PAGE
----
‘When a Bushie leaves the crease’

By on June 8, 2010

‘When a Bushie leaves the crease’

 

Les, Don, Matt & Steve (Red & Black at Commissioner's Flat

Looking ‘dapper’ in their cricket whites is from left: Les, Don, Matt & Steve. Missing from photo is younger brothers Colin and Russell who later made their own impression into the local cricketing scene.(Red & Black at Commissioner's Flat

During the late 1950’s, it was once mentioned, when in Woodford you could not throw a stone in any direction without ‘hitting’ a great cricketer. Amongst the local cricketing identities, the stately presence of six brothers, whose tall and wiry physiques on a cricket field would nobly stand out.

Cutting a perfectly moulded form in their neatly pressed whites, the dashing young Cochran boys, Don, Matt, Les, Steve, Colin and Russell would set about smashing sixes, carefully placing shots and annihilating wickets with a style uniquely their own – a style which has been handed down to their children and grandchildren today. These blokes were amazing, rumours say they perfected their ‘one handed’ catching skills due to the fact they’d often have an ice cold beer in one hand whenever the group of them and their mates got together for a friendly match!

Leslie Alexander Cochran with his trusty adze

Leslie Alexander Cochran with his trusty adze

True to their native Scotland and family coat of arms, these Cochran fellows certainly stamped their mark of sportsmanship and endurance into Woodford’s local heritage. Continuing to possess traits reminiscent to that of the Scottish Cochran clan’s motto, ‘virtute et labore’ meaning ‘by valour and exertion,’ the brother’s still can last an innings or two!  

Les Cochran

Les Cochran ‘Country Big Hitter puts it in the Bush’ was the headliner in Queensland’s Courier Mail, 1963. This story was featured when Les Cochran slogged a six out of the ground when he hit up 108 runs for Blackbutt in under even time during the Country Week match against Back Plains at Victoria Park.

Les, the fourth eldest of the brothers, who unexpectedly passed away almost four years ago, was among the greatest cricketers Woodford has produced. Playing A grade warehouse for Toowong, Western suburbs A grade for Brisbane and ten years of A grade for Rockhampton Easts, the ‘unique pioneer’ as he was once called by Doug Murray of Channel Ten after featuring Les on his television show, made history when he scored the ‘fastest’ century in 1963 during Country Week’s match at Victoria Park. As far as it is known, to this day, the record remains still.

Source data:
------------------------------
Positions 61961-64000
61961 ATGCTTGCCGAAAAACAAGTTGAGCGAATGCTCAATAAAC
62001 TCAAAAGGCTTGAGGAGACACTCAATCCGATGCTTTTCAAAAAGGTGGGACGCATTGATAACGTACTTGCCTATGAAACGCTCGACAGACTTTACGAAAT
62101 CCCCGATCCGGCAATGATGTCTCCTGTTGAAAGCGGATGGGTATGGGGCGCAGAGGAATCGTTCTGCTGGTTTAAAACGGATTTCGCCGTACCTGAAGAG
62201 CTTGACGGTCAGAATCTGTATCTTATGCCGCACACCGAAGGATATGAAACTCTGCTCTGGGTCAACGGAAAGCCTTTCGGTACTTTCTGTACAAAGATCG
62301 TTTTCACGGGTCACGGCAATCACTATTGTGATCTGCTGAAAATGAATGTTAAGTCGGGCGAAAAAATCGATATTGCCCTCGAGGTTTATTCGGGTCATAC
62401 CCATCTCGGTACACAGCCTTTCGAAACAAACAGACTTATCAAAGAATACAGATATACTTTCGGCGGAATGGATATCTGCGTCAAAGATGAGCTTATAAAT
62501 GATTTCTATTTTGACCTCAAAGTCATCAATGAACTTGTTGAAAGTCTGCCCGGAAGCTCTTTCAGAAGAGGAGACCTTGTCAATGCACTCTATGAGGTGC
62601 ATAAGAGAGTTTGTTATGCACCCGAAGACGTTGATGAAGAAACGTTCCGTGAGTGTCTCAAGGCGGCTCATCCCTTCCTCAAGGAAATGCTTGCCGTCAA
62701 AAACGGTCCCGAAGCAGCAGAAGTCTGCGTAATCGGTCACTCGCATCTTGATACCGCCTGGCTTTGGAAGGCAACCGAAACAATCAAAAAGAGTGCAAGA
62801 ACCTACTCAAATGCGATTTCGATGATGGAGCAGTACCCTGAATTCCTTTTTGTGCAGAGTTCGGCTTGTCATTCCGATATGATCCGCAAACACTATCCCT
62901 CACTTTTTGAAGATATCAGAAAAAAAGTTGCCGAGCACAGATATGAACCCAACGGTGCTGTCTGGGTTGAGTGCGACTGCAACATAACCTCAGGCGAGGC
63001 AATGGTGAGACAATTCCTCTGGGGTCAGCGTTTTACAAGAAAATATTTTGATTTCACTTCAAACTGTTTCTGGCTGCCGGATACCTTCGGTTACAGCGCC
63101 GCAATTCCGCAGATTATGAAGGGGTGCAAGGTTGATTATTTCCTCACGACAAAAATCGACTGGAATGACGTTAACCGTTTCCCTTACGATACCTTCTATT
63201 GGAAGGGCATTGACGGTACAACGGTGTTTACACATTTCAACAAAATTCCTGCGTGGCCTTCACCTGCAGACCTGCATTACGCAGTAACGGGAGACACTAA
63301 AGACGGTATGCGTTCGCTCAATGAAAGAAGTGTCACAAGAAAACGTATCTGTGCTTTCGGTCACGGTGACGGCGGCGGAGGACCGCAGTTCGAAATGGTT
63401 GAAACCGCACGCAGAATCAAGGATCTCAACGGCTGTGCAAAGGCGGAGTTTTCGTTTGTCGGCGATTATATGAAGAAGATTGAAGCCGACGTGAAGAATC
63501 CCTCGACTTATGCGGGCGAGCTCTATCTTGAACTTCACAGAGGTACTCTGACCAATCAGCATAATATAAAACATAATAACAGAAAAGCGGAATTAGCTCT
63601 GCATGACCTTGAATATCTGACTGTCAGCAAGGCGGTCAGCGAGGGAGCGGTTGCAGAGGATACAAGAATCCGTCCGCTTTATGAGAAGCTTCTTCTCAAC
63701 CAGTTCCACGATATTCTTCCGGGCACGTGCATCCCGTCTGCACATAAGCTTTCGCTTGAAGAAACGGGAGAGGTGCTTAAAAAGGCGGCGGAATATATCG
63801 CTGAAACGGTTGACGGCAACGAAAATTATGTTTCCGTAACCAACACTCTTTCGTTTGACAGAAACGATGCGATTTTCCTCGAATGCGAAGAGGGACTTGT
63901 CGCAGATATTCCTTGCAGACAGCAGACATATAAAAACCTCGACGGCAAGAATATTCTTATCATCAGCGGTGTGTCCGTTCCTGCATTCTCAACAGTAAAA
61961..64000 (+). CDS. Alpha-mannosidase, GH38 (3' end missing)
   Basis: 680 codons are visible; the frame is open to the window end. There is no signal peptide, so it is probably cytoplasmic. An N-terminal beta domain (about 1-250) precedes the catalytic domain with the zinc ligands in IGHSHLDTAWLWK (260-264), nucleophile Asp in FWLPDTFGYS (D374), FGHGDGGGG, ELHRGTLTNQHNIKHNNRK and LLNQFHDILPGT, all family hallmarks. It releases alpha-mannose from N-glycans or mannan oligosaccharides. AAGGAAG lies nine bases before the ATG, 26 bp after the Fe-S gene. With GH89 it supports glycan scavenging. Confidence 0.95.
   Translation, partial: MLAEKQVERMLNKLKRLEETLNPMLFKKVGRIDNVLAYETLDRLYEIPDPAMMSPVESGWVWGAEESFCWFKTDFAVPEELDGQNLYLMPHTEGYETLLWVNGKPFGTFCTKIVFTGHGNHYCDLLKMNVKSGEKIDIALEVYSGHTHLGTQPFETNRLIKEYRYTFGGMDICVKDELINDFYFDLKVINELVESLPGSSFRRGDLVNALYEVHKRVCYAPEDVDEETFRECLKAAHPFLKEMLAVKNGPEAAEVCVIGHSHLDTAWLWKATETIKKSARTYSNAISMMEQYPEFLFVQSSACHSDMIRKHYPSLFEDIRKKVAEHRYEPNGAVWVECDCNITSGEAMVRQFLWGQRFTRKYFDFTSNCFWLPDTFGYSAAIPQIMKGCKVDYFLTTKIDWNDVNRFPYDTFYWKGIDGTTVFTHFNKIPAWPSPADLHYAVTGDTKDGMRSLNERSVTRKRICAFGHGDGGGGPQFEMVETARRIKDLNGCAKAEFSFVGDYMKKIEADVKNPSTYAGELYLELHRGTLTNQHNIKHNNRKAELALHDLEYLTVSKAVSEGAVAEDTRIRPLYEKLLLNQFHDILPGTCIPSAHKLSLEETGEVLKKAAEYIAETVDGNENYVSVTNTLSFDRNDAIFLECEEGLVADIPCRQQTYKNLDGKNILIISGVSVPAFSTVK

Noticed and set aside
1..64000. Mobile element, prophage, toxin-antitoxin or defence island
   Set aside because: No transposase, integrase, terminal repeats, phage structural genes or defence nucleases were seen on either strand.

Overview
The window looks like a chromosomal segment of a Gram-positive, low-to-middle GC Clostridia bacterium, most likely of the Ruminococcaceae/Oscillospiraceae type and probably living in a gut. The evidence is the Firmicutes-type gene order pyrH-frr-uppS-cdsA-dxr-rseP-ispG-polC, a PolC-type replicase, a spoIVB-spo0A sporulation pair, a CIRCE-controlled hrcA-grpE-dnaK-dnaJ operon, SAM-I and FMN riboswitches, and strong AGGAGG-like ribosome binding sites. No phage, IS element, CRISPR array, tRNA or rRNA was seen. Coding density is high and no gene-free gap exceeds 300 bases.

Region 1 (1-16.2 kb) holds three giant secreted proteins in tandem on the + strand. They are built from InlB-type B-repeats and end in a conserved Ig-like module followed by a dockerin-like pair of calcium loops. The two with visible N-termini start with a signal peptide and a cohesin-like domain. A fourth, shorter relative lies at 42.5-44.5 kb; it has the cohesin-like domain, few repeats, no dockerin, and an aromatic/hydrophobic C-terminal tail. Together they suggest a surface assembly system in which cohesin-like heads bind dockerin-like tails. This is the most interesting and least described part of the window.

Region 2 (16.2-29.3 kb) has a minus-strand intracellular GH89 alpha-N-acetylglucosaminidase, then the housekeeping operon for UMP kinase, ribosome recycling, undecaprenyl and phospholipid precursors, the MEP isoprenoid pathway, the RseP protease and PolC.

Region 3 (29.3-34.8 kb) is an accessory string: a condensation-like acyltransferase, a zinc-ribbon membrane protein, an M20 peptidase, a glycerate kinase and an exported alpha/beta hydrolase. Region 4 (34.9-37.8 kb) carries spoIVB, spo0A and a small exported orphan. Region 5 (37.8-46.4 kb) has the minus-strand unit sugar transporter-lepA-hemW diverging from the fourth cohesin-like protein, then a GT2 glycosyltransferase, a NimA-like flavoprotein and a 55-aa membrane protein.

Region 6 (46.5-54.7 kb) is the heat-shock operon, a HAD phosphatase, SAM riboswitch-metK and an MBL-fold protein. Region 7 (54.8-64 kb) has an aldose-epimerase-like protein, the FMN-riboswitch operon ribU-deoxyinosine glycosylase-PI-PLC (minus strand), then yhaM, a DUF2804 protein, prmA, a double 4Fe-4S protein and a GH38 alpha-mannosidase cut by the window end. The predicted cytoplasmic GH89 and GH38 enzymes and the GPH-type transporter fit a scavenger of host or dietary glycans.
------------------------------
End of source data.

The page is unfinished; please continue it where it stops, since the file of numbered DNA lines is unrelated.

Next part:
Dedicated to preserving the family’s ancestral past whilst living a carefree existence at the old Binambi Homestead (later known as ‘Black Flat’,) Les with his ever open broad hands and warm heart, shared many years of happiness with his wife, Joyce, their children, extended family and many friends.

Jacqueline Cochran – Draper

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3 Comments

  1. Dianne

    June 8, 2010 at 10:17 pm

    What fantastic photos from the past. Loved the personel story of the very talented brothers.

  2. Jackie

    June 9, 2010 at 2:03 am

    Thank you Dianne. There are many exceptional cricketing families from Woodford’s past – the Cochrans were just one of them. My father Matt and his brothers were notable examples of traditional Aussie larrikinism. I wrote this in memory of my Uncle Les for his family. Thank you Woodford Newspaper for publishing the article – it means a lot.

  3. Brandon

    March 13, 2011 at 9:29 am

    I was so happy to read this article.
    The Cochrans are a lovely bunch.
    And the late Leslie Cochran was a man with a hat for every occasion..!
    I take mine off to you Les.

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